This limit would be reached when the surplus value created by productive labor no longer suffices to pay for non-production work. A progressive reduction of labor seems to be inevitable, and for this eventuality, the system has to provide for occupation without work; it has to develop needs which transcend the market economy and may even be incompatible with it.
The affluent society is in its own way preparing for this eventuality by organizing “the desire for beauty and the hunger for community,” the renewal of the “contact with nature,” the enrichment of the mind, and honors for “creation for its own sake.” The false ring of such proclamations is indicative — of the fact that, within the established system, these aspirations are translated into administered cultural activities, sponsored by the government and the big corporations — an extension of their executive arm into the soul of the masses. — It is all but impossible to recognize in the aspirations thus defined those of Eros and its autonomous transformation of a repressive environment and a repressive existence. If these goals are to be satisfied without an irreconcilable conflict with the requirements of the market economy, they must be satisfied within the framework of commerce and profit. But this sort of satisfaction would be tantamount to denial, for the erotic energy of the Life Instincts cannot be freed under the dehumanizing conditions of profitable affluence. To be sure, the conflict between the necessary development of noneconomic needs which would validate the idea of the abolition of labor (life as an end in itself) on the one hand, and the necessity for maintaining the need for earning a living on the other is quite manageable (especially as long as the Enemy within and without can serve as propelling force behind the defense of the status quo). However, the conflict may become explosive if it is accompanied and aggravated by the prospective changes at the very base of advanced industrial society, namely, the gradual undermining of capitalist enterprise in the course of automation.
In the meantime, there are things to be done. The system has its weakest point where it shows its most brutal strength: in the escalation of its military potential (which seems to press for periodic actualization with ever shorter interruptions of peace and preparedness). This tendency seems reversible only under strongest pressure, and its reversal would open the danger spots in the social structure: its conversion into a “normal” capitalist system is hardly imaginable without a serious crisis and sweeping economic and political changes. Today, the opposition to war and military intervention strikes at the roots: it rebels against those whose economic and political dominion depends on the continued (and enlarged) reproduction of the military establishment, its “multipliers,” and the policies which necessitate this reproduction. These interests are not hard to identify, and the war against them does not require missiles, bombs, and napalm. But it does require something that is much harder to produce — the spread of uncensored and unmanipulated knowledge, consciousness, and above all, the organized refusal to continue work on the material and intellectual instruments which are now being used against man — for the defense of the liberty and prosperity of those who dominate the rest.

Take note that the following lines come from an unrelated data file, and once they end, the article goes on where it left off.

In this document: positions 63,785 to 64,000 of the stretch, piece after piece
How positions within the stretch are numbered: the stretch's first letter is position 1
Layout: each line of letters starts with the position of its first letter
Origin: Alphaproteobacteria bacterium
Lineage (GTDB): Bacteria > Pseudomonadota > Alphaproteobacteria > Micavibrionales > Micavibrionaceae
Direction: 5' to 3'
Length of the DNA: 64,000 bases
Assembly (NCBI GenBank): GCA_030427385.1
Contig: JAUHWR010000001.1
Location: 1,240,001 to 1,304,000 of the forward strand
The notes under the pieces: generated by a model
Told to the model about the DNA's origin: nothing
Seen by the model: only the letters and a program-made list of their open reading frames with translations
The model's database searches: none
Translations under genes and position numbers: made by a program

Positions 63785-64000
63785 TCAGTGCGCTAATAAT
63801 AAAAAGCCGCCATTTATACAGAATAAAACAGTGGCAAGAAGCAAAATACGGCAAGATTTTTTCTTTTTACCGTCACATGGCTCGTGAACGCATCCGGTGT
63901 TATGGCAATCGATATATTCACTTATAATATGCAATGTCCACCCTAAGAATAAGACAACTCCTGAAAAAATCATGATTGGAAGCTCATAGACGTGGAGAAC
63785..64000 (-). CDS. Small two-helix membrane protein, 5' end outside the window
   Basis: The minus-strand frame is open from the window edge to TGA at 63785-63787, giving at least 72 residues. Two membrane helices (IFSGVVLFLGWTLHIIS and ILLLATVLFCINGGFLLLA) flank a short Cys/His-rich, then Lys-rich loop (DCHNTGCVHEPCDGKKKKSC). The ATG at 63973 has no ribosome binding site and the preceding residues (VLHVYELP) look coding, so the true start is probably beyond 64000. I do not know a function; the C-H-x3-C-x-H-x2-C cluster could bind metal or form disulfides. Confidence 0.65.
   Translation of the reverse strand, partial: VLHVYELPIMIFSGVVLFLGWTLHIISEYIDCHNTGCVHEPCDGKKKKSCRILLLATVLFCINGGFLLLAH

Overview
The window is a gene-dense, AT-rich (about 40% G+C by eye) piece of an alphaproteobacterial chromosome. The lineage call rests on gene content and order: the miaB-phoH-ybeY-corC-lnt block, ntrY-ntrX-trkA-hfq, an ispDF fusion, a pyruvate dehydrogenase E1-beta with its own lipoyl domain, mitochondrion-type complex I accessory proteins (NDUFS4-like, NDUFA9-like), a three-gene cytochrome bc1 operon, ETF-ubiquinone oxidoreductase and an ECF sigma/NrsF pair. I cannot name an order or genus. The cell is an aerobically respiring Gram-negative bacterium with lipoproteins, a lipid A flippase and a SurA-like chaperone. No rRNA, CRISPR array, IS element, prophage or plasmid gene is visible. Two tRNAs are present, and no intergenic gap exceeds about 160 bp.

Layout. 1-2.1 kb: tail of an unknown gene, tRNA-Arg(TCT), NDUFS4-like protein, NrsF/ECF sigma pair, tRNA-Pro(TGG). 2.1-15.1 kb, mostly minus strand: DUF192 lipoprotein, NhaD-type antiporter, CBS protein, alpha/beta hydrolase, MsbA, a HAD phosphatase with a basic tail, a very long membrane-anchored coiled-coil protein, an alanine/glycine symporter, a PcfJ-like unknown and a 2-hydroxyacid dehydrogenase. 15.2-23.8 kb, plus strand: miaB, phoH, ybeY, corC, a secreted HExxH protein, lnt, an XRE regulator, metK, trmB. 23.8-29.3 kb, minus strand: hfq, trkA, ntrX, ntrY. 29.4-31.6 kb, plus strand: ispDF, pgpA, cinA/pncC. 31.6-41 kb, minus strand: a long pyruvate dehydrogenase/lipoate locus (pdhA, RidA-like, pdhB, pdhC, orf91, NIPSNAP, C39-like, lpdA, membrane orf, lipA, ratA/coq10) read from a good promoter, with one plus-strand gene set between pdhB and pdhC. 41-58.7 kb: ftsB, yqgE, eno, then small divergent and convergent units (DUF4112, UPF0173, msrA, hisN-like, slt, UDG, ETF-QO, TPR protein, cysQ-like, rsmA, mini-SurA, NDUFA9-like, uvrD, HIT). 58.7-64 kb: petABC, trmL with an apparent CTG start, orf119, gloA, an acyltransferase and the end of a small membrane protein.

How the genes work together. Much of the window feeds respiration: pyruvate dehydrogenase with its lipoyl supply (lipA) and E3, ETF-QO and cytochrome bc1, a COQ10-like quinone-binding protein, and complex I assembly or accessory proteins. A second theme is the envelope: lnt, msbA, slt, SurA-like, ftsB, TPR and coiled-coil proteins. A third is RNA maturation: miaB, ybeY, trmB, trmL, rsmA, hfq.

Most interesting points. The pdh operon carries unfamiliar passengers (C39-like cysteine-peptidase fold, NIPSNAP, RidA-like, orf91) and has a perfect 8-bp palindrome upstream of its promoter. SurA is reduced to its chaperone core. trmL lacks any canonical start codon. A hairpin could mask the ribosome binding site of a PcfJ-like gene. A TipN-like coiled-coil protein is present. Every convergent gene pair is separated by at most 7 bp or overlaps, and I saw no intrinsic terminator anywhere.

To the degree to which organized labor operates in defense of the status quo, and to the degree to which the share of labor in the material process of production declines, intellectual skills and capabilities become social and political factors. Today, the organized refusal to cooperate of the scientists, mathematicians, technicians, industrial psychologists and public opinion pollsters may well accomplish what a strike, even a large-scale strike, can no longer accomplish but once accomplished, namely, the beginning of the reversal, the preparation of the ground for political action. That the idea appears utterly unrealistic does not reduce the political responsibility involved in the position and function of the intellectual in contemporary industrial society. The intellectual refusal may find support in another catalyst, the instinctual refusal among the youth in protest. It is their lives which are at stake, and if not their lives, their mental health and their capacity to function as unmutilated humans. Their protest will continue because it is a biological necessity. “By nature,” the young are in the forefront of those who live and fight for Eros against Death, and against a civilization which strives to shorten the “detour to death” while controlling the means for lengthening the detour. But in the administered society, the biological necessity does not immediately issue in action; organization demands counter-organization. Today the fight for life, the fight for Eros, is the political fight.
(TO BE CONTINUED)
(Boston: Beacon, 1955)